If you’re thinking of December, Christmas time is a terrible time for a self-publisher to release a book. Christmas is a big time for sales in general, but not ideal for your first book launch. It’s a time when people are focused on Christmas and were just focused on Thanksgiving (in the US). They are not focused on you and your book.

Consider this: when was the last time you bought a fiction book for someone as a gift for Christmas? What was the book? It was likely by an author either you already read or by an author you know they read, right? If you are a new author who is not established and do not yet have a following of people who buy every book you write (other than your mom), your book will not likely sell well at Christmas time. Perhaps try to publish a few books first before hitting that time of year.

Now, there are some books which will do well at Christmas (in addition to bestsellers by already famous authors). If your book is Christmas related, that will certainly help, but publish it prior to December 1. There is also a demand for cooking books, certain self-help books and quizzes/novelty books at Christmas time (again, publish before December 1).

Ultimately, December is the realm of the traditional publishers. They have books they are promoting in a big way to people and those books sell like crazy. It’s not impossible to launch in December, it just may not be the best time for a self-publisher.

One more thing to consider about Christmas time. Remember that not only is it a typically busy time for you, but it is also likely a busy time for everyone else–including all your support. You may need some help with Createspace and you may find them a little more sluggish in their responses. You may need some help with marketing, but those you are relying on are busy not only with work, but also with family commitments. Keep this in mind. Christmas is not a good time to get stuff done.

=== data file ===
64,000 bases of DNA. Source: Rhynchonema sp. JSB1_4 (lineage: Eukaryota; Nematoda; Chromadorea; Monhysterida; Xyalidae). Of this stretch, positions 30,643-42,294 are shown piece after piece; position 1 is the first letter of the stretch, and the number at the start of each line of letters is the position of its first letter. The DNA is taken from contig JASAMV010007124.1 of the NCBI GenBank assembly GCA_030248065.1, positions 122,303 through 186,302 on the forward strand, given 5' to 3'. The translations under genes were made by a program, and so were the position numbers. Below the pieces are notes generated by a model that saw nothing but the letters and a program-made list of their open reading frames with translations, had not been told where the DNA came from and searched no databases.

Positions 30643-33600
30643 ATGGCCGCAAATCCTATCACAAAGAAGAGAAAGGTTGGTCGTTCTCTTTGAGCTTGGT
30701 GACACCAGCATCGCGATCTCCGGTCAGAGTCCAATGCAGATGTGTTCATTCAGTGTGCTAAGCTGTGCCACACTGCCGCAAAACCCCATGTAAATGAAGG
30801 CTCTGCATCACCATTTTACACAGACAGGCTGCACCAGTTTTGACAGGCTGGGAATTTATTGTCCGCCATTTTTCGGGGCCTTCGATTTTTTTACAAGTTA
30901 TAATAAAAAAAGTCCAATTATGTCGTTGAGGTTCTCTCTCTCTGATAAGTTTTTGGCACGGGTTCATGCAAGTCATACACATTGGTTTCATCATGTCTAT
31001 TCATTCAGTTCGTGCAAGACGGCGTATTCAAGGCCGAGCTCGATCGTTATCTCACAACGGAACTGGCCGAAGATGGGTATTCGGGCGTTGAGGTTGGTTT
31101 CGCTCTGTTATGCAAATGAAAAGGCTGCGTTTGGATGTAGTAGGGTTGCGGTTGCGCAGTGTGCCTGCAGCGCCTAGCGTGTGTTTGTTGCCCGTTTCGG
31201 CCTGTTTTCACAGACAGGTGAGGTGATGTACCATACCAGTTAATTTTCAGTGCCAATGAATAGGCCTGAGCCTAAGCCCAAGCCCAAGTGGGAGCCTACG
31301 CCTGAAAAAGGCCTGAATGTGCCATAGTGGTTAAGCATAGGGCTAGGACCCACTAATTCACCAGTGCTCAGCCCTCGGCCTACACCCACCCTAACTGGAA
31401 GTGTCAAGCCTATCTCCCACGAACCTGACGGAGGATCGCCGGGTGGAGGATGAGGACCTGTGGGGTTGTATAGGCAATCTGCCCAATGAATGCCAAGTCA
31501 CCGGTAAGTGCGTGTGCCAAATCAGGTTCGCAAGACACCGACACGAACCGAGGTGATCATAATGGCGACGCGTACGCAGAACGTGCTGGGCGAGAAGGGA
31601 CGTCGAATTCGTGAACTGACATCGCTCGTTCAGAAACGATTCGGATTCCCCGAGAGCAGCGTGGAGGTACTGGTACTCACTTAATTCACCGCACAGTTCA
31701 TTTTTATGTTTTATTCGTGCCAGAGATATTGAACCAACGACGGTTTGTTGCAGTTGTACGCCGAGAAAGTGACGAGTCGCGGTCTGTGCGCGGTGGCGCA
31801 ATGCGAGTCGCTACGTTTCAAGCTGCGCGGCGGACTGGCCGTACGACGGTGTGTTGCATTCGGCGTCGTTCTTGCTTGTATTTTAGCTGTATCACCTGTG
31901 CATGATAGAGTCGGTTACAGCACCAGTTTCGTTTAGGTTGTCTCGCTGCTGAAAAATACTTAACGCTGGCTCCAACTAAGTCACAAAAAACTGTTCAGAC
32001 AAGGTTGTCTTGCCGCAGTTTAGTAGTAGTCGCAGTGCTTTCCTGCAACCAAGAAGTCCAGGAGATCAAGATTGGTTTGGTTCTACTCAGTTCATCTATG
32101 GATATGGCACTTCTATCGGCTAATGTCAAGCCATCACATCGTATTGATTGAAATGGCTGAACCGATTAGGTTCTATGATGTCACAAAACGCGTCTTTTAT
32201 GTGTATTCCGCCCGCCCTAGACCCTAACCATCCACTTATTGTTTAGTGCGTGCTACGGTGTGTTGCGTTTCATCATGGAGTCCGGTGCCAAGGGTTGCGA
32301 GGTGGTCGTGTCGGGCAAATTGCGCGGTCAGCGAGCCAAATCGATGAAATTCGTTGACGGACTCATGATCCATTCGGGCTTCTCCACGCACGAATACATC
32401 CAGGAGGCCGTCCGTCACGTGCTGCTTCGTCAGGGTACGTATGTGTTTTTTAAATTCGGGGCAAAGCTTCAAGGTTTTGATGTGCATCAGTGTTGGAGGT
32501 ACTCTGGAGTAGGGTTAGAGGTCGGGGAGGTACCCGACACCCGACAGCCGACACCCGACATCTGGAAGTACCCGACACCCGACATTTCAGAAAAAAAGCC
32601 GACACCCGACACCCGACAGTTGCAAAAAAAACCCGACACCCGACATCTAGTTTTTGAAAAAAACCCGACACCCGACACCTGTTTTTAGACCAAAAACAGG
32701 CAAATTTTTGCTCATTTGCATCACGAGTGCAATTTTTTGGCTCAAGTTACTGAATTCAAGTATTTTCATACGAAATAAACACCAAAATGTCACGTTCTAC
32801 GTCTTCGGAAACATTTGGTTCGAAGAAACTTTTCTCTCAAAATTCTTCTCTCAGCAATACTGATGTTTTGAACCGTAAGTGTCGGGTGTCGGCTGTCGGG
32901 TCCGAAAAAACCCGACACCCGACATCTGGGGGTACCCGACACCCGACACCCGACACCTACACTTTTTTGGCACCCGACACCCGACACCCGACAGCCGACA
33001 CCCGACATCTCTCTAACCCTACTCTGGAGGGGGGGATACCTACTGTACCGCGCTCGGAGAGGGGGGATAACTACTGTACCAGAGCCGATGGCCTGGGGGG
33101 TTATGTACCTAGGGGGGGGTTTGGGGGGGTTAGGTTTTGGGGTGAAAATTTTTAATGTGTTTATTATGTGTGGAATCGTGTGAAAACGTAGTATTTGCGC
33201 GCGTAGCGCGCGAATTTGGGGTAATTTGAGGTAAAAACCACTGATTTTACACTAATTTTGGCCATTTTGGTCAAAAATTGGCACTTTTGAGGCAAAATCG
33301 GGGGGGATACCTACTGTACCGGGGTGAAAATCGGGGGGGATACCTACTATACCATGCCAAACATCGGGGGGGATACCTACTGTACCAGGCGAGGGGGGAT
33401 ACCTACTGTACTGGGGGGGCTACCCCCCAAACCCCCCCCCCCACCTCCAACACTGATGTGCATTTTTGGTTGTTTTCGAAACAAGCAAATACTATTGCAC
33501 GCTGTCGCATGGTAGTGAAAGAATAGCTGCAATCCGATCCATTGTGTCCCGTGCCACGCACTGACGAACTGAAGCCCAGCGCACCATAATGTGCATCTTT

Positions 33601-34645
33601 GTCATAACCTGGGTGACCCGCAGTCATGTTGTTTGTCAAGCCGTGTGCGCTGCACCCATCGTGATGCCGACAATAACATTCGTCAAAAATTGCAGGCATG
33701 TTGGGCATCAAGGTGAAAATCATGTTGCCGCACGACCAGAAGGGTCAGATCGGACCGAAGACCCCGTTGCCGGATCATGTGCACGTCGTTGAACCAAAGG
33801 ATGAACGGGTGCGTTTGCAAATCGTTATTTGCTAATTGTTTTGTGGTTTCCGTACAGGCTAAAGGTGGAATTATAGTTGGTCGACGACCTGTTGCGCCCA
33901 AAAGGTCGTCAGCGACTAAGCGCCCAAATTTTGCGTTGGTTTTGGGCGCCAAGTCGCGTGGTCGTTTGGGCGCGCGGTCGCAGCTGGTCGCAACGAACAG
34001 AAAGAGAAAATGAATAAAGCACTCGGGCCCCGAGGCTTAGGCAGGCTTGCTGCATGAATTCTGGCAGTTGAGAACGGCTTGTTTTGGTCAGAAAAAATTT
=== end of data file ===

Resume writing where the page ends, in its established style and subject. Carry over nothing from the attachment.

Okay, so there are two months when you shouldn’t publish. There are also some months which are likely neither good or bad to publish. So, when is the best time to publish?

January to February:

The winter is a good time because in colder climates (I’m in Canada), people may spend more time inside reading during January and February. Many people may also have received new tablets or e-readers or Amazon gift cards and might be looking for a new book to read. Not a bad time for book sales! January is often considered the best time for self-publishers to launch their new book.

February is also a good time as people have settled from Christmas and, hopefully, paid off some or all of their Christmas credit card bills. People are looking for something new and exciting. If you are more south, it may be getting warmer. If you are more north, people are growing stir-crazy with the cold and snow. Why not buy a book by an awesome new self-publisher?